Planting the Dahlia Garden

The cold damp smell hit me  as I pulled open the old wooden bilco doors.  A thin layer of mud had collected in the creases of the stone steps into the basement.  Sunlight coming in the two small windows of the old cold storage room guided me through the darkness as it would have 150 years ago when the house was built.

As I picked up one paper bag after another, the soggy bottoms broke open dropping Dahlia bulbs on the slate floor.

Last year, when I dug up the bulbs for the winter, I separated them into paper bags labeled with a drawing of the flower, it’s color, and height.  So now I laid the bulbs on top of their bag and carried them to the wheelbarrow at the top of the stairs.

It never takes as long to plant the Dahlia’s as I think it will.

Yesterday I turned the soil, so all I had to do was decide where to put the bulbs, plant them then cover them with old hay for mulch.  They didn’t all fit in the garden I had prepared for them (I layered it with donkey manure last fall) so I put some in the other gardens around the house.

Wildflower garden with the fence inside it.

Yesterday  I worked on the wildflower garden at the corner of the yard. Some of last year’s flowers had returned, but in the center of the garden, a patch of grass and weeds were growing.

I pulled up everything that wouldn’t produce a good-sized flower then threw down a mix of wildflower seeds and covered it with the same old hay.

As soon as I turned my back, the brown hen was scratching and pecking at the seeds.

I know from experience that putting up the little wire fence along the edge of the garden doesn’t keep the hens or cats out of the garden. So I put the fence right into the garden, hoping it would create such small spaces the hens and cats would keep out.

So far it seems to be working.

Purple Hyacinth Bean Vine (behind the small hosta)in front of my studio window.

Since Kitty gave me the Purple Hyacinth Bean Vine last week, I’ve been trying to decide where to put it.  It needs sun and a place to climb.

So today I picked up the small plant and walked around the yard asking it where it wanted to be.  That’s when I got the idea to put a little bit of fencing in front of my studio window so I could see the vine and it’s purple flowers when I was working.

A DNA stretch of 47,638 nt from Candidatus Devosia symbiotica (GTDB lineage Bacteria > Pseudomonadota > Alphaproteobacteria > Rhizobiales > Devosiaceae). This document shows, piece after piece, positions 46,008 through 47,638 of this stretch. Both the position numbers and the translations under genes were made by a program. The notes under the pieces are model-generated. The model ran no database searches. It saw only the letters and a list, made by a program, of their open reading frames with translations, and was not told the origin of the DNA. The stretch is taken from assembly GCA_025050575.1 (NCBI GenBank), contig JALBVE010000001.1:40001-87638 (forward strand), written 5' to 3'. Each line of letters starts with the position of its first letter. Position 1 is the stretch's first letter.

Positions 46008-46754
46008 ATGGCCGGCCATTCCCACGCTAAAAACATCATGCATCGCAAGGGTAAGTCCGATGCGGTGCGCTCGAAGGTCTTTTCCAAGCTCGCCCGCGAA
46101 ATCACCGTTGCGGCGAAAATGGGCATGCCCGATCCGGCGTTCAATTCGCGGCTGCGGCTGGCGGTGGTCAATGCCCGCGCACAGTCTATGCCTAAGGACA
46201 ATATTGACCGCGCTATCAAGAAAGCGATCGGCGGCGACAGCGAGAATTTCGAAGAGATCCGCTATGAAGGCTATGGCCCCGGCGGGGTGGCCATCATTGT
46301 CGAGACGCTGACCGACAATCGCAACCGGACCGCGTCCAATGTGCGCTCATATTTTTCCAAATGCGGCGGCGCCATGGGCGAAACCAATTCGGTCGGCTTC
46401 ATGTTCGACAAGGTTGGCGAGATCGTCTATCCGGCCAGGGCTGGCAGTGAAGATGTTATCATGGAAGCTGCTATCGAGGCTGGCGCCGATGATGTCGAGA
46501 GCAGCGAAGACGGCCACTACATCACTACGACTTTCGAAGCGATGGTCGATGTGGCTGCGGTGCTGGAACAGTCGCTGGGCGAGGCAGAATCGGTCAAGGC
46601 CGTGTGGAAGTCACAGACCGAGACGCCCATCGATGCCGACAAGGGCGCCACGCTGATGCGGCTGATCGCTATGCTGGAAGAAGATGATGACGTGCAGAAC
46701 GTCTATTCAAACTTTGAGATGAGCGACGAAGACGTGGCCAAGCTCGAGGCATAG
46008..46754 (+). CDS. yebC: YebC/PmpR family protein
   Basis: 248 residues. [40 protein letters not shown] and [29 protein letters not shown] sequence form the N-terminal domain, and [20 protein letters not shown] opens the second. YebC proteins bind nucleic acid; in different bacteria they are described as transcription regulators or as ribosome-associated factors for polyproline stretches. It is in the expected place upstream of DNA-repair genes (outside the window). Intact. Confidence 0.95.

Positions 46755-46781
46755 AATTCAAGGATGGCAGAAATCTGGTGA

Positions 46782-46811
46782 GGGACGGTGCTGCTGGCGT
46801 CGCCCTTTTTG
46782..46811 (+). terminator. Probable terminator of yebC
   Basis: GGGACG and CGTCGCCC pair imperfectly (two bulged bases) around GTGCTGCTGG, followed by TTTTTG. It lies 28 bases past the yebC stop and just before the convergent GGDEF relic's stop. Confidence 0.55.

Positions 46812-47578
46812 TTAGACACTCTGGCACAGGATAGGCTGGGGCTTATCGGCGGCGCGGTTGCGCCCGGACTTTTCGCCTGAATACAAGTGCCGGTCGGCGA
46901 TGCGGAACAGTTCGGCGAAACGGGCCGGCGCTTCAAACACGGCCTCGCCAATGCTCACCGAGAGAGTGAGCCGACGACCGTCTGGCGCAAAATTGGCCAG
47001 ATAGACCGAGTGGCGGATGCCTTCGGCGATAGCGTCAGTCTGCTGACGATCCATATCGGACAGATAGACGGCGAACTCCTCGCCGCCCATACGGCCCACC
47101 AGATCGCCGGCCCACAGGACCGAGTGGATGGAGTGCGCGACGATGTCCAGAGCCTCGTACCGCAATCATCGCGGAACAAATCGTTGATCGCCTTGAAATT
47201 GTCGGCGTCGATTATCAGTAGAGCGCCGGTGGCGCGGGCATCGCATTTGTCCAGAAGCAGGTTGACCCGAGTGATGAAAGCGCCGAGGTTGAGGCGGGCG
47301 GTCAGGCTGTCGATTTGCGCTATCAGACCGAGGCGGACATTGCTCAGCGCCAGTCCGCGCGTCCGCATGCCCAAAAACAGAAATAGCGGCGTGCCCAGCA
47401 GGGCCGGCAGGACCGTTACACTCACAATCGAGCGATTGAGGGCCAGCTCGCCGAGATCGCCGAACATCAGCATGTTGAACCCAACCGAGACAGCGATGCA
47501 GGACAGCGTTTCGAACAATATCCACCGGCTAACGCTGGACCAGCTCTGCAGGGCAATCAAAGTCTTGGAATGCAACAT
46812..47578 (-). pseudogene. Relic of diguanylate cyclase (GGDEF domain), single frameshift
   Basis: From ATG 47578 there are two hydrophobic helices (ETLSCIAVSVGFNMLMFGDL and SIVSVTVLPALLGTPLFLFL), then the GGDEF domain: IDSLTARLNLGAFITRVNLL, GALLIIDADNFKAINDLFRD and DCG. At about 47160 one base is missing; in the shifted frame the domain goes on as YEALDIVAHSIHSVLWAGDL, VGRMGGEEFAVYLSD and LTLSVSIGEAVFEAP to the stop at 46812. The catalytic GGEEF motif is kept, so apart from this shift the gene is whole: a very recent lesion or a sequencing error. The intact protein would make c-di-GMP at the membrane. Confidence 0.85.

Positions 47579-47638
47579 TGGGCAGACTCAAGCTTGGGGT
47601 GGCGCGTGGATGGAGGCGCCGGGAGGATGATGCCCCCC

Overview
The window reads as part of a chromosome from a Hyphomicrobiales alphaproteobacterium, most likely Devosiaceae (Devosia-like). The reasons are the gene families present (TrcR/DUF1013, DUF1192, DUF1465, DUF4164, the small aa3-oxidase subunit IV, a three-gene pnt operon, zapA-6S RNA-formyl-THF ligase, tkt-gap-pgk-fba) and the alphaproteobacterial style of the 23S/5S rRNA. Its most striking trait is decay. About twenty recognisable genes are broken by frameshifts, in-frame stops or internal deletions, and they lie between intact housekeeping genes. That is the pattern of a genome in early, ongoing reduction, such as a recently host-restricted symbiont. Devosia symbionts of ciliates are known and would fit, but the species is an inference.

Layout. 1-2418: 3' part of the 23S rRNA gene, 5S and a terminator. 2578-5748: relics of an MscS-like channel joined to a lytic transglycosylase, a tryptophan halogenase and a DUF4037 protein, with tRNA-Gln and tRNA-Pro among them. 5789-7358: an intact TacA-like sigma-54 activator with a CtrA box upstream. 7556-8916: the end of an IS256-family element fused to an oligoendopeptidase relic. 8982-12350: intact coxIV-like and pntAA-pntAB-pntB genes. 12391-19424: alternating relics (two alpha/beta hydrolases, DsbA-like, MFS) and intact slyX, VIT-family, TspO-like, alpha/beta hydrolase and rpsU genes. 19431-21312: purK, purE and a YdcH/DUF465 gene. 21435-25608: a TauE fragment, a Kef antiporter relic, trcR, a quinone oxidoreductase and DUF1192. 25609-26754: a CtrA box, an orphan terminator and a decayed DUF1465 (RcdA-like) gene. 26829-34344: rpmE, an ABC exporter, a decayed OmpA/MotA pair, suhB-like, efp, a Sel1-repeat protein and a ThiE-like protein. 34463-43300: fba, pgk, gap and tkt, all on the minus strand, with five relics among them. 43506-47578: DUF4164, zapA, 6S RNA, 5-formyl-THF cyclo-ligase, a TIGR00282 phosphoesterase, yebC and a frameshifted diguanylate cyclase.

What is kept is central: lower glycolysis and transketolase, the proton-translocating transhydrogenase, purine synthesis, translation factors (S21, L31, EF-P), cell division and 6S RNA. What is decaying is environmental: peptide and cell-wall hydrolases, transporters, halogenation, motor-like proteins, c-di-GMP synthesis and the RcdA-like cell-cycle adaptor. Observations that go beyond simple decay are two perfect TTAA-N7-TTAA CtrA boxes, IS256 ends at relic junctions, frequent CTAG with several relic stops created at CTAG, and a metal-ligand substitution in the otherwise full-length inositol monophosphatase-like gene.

Hosta Zinnia made in a den

Not everything worked out so neatly.

Every year it seems one of the dogs takes to sleeping in the hostas.  I don’t mind one bit when they crawl under them, finding a cool spot.  But when they lay on top of them crushing them, it always gets to me.

In the past, it’s been Fate, Gus, and Bud who destroyed a hosta or two.  This year it’s Zinnia’s turn.

I have to admit, she made herself a cozy little den with a lovely leaf floor to sleep in.

I thought about digging up the host’s roots and moving it.  But then she’ll probably just do the same thing somewhere else. Hostas are so hardy, I’ll bet it survives and comes back next year.

Now all my gardens are in for the summer.

That’s not to say I won’t be moving things around and putting new plants in where needed. And there’s always weeding to do.

Some of the seeds I planted last week are coming up under the small pieces of chicken wire in the Back porch garden.  The leaves on the fig tree have grown into their recognizable shape.  And the Lilac bush, that I cut back every year, is bigger than ever.

Now I can get serious about stacking next winter’s wood. I have at least two cords stacked and another to go.

Over the next month or so Gregg Burch will be delivering five more cords.  When I’m done stacking, the woodshed and the pallets just outside of it will be full and we’ll be ready for winter.




6 thoughts on “Planting

  1. Your gardens are beautiful! So many lovely colors! My flowers are beginning to recover from the hail storms we’ve been having. I did find a stack of old pots, some were at my neighbors house and I’ve been putting them over the hail survivors. No casualties after today’s storm! I think the petunias, lupine, verbena, and columbine will all make a good recovery. The impatience weren’t so lucky. It always amazes me how the plants that appeared to be smashed find a way to come back! I love my gardens! Happy gardening!

    1. So you had more than one hail storm Josie. Wish I could give you some of my pots to use to cover your plants. I’ll remember that if it ever happens here with any regularity. It is amazing how resilient some plants are.

  2. Maria – Your gardens are lovely and I like the idea of asking a transplant where it wants to be placed! In the picture of the crushed hostas where Zinnia made a bed, I see some pink blossoms. They remind me of blossoms on a beloved “pinkster” bush my mother had when I was growing up. The scent was absolutely incredible and I could never get my fill of it. I’m wondering if you might have the same bush.

    1. I do have that same bush Pam. It smells so good and I love the pink color. I pruned it last year and this year there are even more blossoms than usual. I’d never seen this bush before till we moved into this house.

  3. You won’t see many pinkster bushes around unless it’s a very old planting. My mother said that the one at my childhood home had been given to her from an elderly relative. The bushes were wild and people used to dig them up and place them near homes. The pinkster azalea is on the Protected Native Plant List in NYS so that practice is not encouraged anymore. You’re very fortunate to have one to enjoy!

    1. I didn’t know that Pam. It did always feel like a special bush to me. It’s right outside the back door, so I pass it several times a day. And I get to see it from the kitchen window. Thanks for all this!

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